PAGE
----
Three players on the Wizards -- Davy Arnaud, Chris Klein and Josh Wolff -- sit among the top 10 scorers in the league, yet it's been the defense that has propelled this club to a 9-5-5 recor, good for second-place in both the Western Conference and the league as a whole.
They've allowed only 18 goals in 19 games, including a league-high seven shutouts. Much of this success can be credited to Tony Meola, whose 0.95 goals-against-average is second in the league behind Colorado's Joe Cannon.
In addition, the center back pairing of Jimmy Conrad and Shavar Thomas -- two players the Wizards have acquired in trades on Draft Day deals the past two Januarys -- has been a wild success, as well as the play they've been getting from Diego Gutierrez and Kerry Zavagnin.
With Preki expected to get back in the lineup for the stretch run, Kansas City might be the team to beat, and a wise choice to win the MLS Cup.
The 17-year-old midfielder joins the Crew not as a savior, but as another piece of the puzzle. Without him, Columbus was doing just fine as of late, going 2-0-3 in its last five games to move into second place in the Eastern Conference.
Having Szetela in the mix gives Greg Andrulis and his staff added options all over the field.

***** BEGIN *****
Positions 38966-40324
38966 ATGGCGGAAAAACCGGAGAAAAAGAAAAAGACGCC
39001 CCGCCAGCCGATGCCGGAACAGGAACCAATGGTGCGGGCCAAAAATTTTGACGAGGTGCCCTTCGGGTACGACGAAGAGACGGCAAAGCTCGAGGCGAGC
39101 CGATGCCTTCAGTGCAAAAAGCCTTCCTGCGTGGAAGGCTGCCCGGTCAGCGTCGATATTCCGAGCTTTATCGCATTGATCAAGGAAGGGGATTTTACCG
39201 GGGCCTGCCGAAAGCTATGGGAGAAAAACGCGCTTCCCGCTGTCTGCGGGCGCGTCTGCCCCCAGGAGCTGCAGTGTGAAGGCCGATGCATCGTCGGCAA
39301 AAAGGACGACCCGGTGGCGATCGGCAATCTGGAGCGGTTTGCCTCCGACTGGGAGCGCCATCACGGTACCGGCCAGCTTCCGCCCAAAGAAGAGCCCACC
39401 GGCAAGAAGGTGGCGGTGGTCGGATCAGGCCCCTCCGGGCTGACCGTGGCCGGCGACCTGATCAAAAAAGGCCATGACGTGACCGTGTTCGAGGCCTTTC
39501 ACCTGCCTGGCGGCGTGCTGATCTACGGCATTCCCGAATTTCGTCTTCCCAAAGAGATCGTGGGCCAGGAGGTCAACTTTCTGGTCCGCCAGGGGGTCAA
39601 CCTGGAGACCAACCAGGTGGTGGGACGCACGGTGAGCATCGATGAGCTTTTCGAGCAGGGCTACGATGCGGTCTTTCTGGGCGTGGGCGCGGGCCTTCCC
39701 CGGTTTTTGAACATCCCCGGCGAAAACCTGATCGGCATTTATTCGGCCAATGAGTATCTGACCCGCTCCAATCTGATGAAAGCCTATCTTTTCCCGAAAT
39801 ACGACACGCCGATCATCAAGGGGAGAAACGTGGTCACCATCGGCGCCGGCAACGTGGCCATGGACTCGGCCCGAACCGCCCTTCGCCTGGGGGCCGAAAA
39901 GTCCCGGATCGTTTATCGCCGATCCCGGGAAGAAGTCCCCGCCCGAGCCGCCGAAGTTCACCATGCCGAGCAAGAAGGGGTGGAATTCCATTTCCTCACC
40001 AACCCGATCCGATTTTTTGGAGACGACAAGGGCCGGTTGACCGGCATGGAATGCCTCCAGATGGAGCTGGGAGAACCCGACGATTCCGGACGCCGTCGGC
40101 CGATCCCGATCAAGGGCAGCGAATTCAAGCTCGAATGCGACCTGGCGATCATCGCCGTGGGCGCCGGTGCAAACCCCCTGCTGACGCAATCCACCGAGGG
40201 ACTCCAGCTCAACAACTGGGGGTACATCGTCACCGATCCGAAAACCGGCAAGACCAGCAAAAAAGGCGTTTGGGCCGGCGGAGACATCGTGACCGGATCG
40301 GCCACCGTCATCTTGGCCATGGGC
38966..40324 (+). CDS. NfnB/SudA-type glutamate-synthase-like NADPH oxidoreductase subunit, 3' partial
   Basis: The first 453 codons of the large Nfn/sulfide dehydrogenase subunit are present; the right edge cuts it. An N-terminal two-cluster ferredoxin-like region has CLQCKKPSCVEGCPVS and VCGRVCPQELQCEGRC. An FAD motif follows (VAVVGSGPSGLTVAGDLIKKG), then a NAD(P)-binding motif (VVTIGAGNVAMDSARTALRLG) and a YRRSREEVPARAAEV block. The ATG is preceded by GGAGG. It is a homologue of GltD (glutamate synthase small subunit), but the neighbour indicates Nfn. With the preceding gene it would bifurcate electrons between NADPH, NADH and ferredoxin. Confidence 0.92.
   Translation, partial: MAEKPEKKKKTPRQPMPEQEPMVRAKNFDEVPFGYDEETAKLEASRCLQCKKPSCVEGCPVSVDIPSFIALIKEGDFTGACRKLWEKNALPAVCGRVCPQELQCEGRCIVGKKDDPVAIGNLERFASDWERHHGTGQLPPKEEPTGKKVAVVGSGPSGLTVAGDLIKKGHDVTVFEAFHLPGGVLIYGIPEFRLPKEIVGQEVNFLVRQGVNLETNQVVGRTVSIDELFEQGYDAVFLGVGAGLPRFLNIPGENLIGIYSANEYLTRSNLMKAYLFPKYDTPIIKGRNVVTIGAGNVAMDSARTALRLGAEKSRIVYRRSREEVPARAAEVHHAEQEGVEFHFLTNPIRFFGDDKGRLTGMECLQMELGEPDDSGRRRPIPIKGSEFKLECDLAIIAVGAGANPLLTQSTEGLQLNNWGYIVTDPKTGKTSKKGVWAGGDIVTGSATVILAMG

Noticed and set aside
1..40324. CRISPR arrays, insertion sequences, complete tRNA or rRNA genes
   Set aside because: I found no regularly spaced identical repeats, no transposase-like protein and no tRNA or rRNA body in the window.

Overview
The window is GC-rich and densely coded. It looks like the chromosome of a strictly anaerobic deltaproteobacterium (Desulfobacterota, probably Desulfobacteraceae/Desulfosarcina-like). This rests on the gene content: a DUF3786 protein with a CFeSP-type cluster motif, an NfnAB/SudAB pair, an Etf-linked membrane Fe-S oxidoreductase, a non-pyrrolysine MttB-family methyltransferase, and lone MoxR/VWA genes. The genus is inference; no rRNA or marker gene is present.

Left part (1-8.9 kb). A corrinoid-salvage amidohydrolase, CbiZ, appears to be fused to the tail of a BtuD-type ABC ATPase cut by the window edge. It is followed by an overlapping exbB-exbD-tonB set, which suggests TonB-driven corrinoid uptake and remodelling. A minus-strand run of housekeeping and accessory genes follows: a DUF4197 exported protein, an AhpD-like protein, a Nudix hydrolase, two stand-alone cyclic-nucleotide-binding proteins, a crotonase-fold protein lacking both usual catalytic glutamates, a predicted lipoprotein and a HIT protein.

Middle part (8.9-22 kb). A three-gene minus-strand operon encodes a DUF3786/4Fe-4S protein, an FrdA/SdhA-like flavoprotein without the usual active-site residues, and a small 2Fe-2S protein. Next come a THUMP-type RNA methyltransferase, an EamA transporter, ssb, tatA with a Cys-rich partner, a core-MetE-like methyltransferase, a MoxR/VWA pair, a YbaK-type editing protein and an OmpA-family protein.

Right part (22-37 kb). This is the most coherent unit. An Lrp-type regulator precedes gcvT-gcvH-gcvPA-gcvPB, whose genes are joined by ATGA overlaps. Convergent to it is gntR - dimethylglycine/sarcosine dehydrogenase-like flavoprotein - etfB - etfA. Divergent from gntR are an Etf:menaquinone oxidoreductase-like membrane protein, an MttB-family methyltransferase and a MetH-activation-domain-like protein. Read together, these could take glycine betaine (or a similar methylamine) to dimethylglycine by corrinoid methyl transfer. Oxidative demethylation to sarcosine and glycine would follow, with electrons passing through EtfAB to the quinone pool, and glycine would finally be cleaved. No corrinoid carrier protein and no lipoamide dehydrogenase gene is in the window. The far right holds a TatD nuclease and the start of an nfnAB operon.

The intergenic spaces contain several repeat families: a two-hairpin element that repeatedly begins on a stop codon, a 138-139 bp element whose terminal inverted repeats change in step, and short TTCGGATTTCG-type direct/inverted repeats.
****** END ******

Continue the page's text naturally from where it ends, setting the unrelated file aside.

Should the Crew stay in the 3-5-2 system they've employed for much of the season, the Under-20 National Team performer could play as a flank midfielder or next to Simon Elliott as a holding midfielder, which is the position he initially earned international interest from after his play in the U-17 FIFA World Championships last August.
Once Szetela gets going, the formation could change back to a 4-4-2, allowing Frankie Hejduk to resume his usual spot as a right back.
Whichever way the Crew utilize their newest weapon, Szetela is primed to be one of the top rookies by the end of the season.
People around the league have been whispering for the past two years how both Beasley and Convey play better with the National Team than with their own clubs in MLS. Now that Chicago and D.C. United are without them, it'll be easier to see just how much impact they've each had on the lineup.
Though losing a quality left-sided player like Convey won't help D.C., Chicago will be the side that ultimately feels the sting more.
Never mind the effect that Beasley had on ticket sales as a true face of the league, the 22-year-old midfielder's speed alone made defenses pay attention to him and game plan their system around him.
That has allowed Ante Razov and Damani Ralph more space, as well as a player like Andy Williams, who seemed to combine best with Beasley of any player on the Fire.